Feb. 22, 2023

Precautions taken after a 1995 storm helps save warehouse inventory at the Morro Bay store.

Heavy rains and flooding have had a major impact on many residents and businesses in California in early 2023. Luckily, The Shell Shop Inc. was no stranger to flooding. Back in 1995, the store’s warehouse took on 29 inches of flood waters. As a result, the merchandise was moved to shelving 31 inches off the ground to avoid a repeat disaster. Warehouse space was sacrificed, but CEO David Thomas said that the move all those years ago saved the inventory when 28.5 inches of water again flooded the 4,000-square-foot Quonset hut structure on Jan. 9.

The Morro Bay retail store was undamaged in the storm, which sent a 2-to-3-foot wave of water down the seaside city’s Main Street and cut power. The Shell Shop’s warehouse, which dates to WWII and has a concrete floor, is one block away.

Footprints in the mud at The Shell Shop Inc.’s, warehouse in Morro Bay, California. The mud was left behind when the warehouse was flooded with 28.5 inches of water Jan. 9.

The Shell Shop has been owned and operated by the Thomas family since 1955, starting off selling the shells that were the natural byproduct of the area’s commercial fishing industry. The San Luis Obispo County, California, store now imports its merchandise from 20 different countries, including India, Vietnam, the Philippines, Mexico and other countries around the world, Thomas said.

During the storm, a woman came into the retail store saying she couldn’t get back to her house because of the main street flooding. “We are one block off of Main Street, so we knew we were flooded,” Thomas said of the warehouse.

“According to some people who were in the flood when it was happening, and based on what happened inside the warehouse, the water was really rushing powerfully! We had some pallets get pushed around inside the warehouse with such force that they knocked over some boxes and some other things we had on the floor, like our dolly,” Thomas said.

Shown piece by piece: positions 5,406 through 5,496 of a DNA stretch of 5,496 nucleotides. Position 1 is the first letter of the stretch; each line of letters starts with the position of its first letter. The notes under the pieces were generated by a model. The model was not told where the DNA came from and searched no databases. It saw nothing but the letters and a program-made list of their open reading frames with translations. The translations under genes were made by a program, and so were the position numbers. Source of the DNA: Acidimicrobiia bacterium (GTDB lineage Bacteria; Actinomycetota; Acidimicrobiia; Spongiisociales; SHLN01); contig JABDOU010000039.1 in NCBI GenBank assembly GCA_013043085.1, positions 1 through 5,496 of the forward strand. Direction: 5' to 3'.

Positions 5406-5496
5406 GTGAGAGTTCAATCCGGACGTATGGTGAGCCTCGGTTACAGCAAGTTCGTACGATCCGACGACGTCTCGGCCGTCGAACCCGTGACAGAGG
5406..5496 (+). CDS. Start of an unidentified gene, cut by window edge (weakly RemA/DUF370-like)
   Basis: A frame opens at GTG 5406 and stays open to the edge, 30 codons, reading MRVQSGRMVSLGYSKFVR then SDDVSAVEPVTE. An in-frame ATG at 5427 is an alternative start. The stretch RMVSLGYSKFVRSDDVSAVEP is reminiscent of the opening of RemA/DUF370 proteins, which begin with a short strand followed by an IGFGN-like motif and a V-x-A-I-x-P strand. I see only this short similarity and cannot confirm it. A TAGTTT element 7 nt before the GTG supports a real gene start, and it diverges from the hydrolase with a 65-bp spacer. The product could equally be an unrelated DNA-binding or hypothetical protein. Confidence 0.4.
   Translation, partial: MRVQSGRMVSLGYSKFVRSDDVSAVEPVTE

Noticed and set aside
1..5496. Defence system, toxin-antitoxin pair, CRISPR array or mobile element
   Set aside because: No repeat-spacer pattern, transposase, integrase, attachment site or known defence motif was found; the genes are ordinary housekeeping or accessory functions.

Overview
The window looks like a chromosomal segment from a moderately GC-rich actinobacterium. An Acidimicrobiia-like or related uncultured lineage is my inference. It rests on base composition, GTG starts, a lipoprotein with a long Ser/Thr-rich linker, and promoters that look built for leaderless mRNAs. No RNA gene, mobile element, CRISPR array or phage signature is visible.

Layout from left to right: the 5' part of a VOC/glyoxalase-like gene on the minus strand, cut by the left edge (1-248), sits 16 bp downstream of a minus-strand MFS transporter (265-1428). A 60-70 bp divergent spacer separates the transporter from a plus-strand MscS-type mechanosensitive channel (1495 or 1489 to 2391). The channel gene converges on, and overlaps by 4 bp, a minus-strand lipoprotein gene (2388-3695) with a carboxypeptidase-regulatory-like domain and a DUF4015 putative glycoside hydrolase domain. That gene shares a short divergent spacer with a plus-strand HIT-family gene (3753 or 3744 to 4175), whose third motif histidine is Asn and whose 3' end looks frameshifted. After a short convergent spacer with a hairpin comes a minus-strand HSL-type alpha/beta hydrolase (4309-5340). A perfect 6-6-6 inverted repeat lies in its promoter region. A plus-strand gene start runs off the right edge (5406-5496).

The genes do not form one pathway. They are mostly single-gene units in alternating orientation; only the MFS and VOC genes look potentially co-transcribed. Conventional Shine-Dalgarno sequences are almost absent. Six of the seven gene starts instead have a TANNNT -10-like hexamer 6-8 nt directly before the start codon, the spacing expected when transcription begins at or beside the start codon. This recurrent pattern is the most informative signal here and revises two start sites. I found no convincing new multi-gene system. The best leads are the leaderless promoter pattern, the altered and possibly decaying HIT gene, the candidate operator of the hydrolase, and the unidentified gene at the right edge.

“We are so fortunate our planning for this flood was in place keeping things raised off the floor. As it is we suffered very little actual damage to merchandise but it sure has been a mess and a lot of work cleaning up. And another storm is arriving [during the week of February 20] — it has been 28 years since the last flood here, but it could happen again at any time!” he said.

Thomas said 90 percent of the two-to-four inches of adobe mud left behind in the warehouse, which is slick and gooey when it is wet and concrete-like when it dries, had been cleaned up by a manager and himself with the help of a backhoe.

Had precautions not been taken, The Shell Shop’s inventory of shells could have been cleaned, but decorative merchandise such as chandeliers and windchimes would have been thrown out had the water reached the stock, he said.

“If you lose your merchandise for the summer, it would not be a good thing,” Thomas said.

“We just felt so fortunate that we had everything so high,” he added. The city’s response has been better than during the aftermath of the 1995 flood, he said, and trash containers were put in the street to aid residents as they cleaned up.

Between two and 10 inches more rain was expected in late February. “We might have another flood before this is over with,” he said.